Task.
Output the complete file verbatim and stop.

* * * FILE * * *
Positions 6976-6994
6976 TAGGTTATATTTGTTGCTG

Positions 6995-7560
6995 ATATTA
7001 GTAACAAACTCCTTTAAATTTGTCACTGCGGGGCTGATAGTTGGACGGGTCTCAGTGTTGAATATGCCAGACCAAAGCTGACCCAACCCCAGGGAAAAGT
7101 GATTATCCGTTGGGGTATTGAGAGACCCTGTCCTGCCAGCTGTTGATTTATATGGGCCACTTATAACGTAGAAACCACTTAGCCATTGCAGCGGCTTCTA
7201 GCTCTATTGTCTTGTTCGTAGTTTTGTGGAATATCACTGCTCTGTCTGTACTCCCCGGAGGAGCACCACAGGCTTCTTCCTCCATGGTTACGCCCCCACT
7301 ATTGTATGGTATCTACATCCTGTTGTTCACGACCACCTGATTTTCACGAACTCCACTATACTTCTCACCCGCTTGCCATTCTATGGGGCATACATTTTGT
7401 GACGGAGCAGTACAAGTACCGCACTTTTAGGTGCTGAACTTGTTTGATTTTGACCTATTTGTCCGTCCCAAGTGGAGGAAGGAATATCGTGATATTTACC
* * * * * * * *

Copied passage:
Positions 6976-6994
6976 TAGGTTATATTTGTTGCTG

Positions 6995-7560
6995 ATATTA
7001 GTAACAAACTCCTTTAAATTTGTCACTGCGGGGCTGATAGTTGGACGGGTCTCAGTGTTGAATATGCCAGACCAAAGCTGACCCAACCCCAGGGAAAAGT
7101 GATTATCCGTTGGGGTATTGAGAGACCCTGTCCTGCCAGCTGTTGATTTATATGGGCCACTTATAACGTAGAAACCACTTAGCCATTGCAGCGGCTTCTA
7201 GCTCTATTGTCTTGTTCGTAGTTTTGTGGAATATCACTGCTCTGTCTGTACTCCCCGGAGGAGCACCACAGGCTTCTTCCTCCATGGTTACGCCCCCACT
7301 ATTGTATGGTATCTACATCCTGTTGTTCACGACCACCTGATTTTCACGAACTCCACTATACTTCTCACCCGCTTGCCATTCTATGGGGCATACATTTTGT
7401 GACGGAGCAGTACAAGTACCGCACTTTTAGGTGCTGAACTTGTTTGATTTTGACCTATTTGTCCGTCCCAAGTGGAGGAAGGAATATCGTGATATTTACC